Wednesday, September 29, 2010

More fun times with Grammie and Pepaw

Some generous friends allowed us to stay at their beautiful lake home for a couple of days, which was a fun surprise for my parents. This picture shows how we spent much of our time there: reading and snoozing!

Feeding llamas and goats at the local pumpkin patch Measuring Nathan by the pumpkin yardstick as we've done each year.
We finally got a good family photo, and without much effort!
Thanks for coming, Mom and Dad--we love you, and loved having you here!

Monday, September 27, 2010

Happy birthday (and many more!)

It was especially meaningful to have my dad here last weekend, because we celebrated his 58th birthday!

As good birthdays should, the day totally revolved around yummy food. =) We started with our tradition of serving breakfast in bed--this time, it was delicious blueberry coffee cake. For our noon meal, the birthday boy chose a meal of brats, beans and apple pie. And for the evening, I thought it would be fun to have two of the favorite treats my mom used to make on Sunday evenings: popcorn and sopapillas.
In addition to attending church (and eating!), we also picked apples for my parents to take home, played games, talked to long-distance family, and of course watched my dad open some fun gifts. We love you, Dad, and are so thankful we could celebrate your birthday with you!

Friday, September 24, 2010

A trip to the fair

I've already mentioned the clever way my dad said that instead of going to see the Grand Canyon, he wanted to see some grand kids. But what I didn't share is that a few weeks ago right after my dad's most recent medical update, I was fervently trying to figure out a way to get to Colorado to see my parents. One Sunday morning, I woke up feeling anxious about it, and I prayed, "God, would you make a way where there seems to be no way?" That very afternoon, my mom called and asked if they could visit us sometime in September. You can bet I cried. What a wonderful answer to my prayer!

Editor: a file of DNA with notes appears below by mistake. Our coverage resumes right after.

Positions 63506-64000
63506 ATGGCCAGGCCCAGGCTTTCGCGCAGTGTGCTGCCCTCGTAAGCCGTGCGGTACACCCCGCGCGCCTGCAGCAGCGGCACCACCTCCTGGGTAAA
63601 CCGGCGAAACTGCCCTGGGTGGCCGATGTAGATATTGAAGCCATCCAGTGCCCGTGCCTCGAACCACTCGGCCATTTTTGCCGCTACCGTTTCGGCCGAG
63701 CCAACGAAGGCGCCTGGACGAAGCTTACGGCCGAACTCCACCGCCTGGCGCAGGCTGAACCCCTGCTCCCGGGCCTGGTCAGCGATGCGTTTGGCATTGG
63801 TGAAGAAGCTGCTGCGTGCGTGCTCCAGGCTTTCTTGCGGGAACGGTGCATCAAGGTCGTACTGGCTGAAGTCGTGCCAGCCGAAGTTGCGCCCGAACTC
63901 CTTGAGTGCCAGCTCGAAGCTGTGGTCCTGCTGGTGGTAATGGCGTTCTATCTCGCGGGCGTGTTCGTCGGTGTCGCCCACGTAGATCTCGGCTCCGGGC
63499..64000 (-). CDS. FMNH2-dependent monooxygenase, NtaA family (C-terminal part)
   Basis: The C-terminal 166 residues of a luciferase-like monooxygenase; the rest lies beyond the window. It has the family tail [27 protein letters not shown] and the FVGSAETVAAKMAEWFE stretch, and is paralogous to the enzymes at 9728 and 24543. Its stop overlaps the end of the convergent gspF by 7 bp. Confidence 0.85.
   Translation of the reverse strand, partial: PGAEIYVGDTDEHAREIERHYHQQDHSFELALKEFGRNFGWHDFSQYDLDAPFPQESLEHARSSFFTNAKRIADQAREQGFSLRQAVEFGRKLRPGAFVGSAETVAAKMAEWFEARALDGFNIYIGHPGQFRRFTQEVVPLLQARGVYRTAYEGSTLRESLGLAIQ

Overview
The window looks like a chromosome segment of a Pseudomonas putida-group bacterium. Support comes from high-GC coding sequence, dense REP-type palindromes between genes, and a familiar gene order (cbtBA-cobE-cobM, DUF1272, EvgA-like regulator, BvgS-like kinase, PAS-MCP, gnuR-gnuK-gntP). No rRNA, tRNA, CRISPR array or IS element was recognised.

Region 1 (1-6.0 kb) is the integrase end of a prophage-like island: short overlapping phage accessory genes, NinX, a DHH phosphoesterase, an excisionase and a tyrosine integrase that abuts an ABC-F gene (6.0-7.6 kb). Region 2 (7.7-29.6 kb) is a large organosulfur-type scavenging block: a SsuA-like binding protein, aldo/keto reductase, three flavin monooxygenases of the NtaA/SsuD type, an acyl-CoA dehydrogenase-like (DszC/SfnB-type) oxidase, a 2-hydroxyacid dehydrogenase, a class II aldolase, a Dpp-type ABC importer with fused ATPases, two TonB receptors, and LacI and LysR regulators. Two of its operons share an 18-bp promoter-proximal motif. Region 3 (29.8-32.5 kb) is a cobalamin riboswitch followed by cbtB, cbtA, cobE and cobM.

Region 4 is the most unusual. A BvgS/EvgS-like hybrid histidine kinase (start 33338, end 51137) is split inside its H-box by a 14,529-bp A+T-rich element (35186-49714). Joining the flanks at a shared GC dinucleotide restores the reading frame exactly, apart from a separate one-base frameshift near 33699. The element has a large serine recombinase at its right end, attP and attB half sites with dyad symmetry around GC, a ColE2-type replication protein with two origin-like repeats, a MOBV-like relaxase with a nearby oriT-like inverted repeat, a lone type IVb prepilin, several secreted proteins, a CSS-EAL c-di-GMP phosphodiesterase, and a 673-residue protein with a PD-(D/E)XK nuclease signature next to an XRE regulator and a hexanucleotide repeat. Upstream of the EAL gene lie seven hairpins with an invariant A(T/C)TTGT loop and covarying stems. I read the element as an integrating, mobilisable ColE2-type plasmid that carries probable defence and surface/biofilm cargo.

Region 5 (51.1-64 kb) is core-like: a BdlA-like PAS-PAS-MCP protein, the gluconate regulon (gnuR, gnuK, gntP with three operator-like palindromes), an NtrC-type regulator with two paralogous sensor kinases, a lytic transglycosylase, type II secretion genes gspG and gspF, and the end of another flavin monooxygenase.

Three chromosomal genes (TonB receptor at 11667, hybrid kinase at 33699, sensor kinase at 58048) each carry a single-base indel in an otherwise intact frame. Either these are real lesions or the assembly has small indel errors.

We had a great time together, as you can see from the following photos. We took so many during their visit, that I'll have to do them in sections. This first part is from a nearby county fair:

Wednesday, September 22, 2010

Hospitality outside the home

Most of you know that hospitality is a subject that's near and dear to me, and I've mentioned this wonderful blog before. Today I'm guest posting about ways to be hospitable outside the home. I hope you'll hop over and read it--I welcome your comments here or there!

Also, thanks for all your nice messages about my parents coming. (Jan, my dad really appreciated your comment!) I'll post an update on Friday with lots of photos!

Wednesday, September 15, 2010

Not the plan

My post title is one of Nathan's phrases, as in, "That's not the plan, Mom!" when he doesn't want to do something. Today, I'm using the sentiment in reference to what I've been saying and thinking lately.


*A few weeks ago, I was backing out of the garage to pick up some (FREE!) containers for storing my homemade applesauce. There was a big crunch sound because I, um, "grazed" the side of the garage, completely breaking the driver's side mirror which lay shattered in pieces on the driveway. Ugh! I quickly called Eric, who was very gracious, but I was very upset with myself. Nathan was quite worked up over the whole ordeal, even though no one was hurt and the car was of course still driveable. It was not the plan I had in mind that day, for sure. I have a hard time letting go of stuff like this, even though it's clearly not a big deal. I just keep thinking about how much my "free" applesauce costs now! But thankfully, it was just a mirror, and we were able to purchase a used one fairly painlessly. (I called auto parts stores all over the country using this site) and ended up saving over $100 from our initial quote!)


*Last week, when I opened the freezer, I was greeted by a puddle. Not a good sign for a freezer! It turns out that our whole unit was shot, and actually blowing warm air. Once again, my plans for the day changed quickly. Instead of running to get more groceries, as I'd intended, I instead scurried to find cold homes for the ones we already had! Eric left work for a bit so we could run downtown and (for the first time) pick out a new (used) appliance. Miraculously, the new fridge/freezer was installed that same day, so even though it was not the plan, it was easier to deal with!


*On a different note, I'm sure most of you have read that my dad is unable to run for a couple of months due to the healing needed after his radiation treatment. He had been planning to run a marathon in Arizona this fall, but shortly after learning he couldn't run, he called and said that instead of seeing the Grand Canyon, he wanted to see some grand kids. Hooray! My parents are scheduled to arrive here later today, and I'm thrilled. I'll be back next week with pictures from our time together!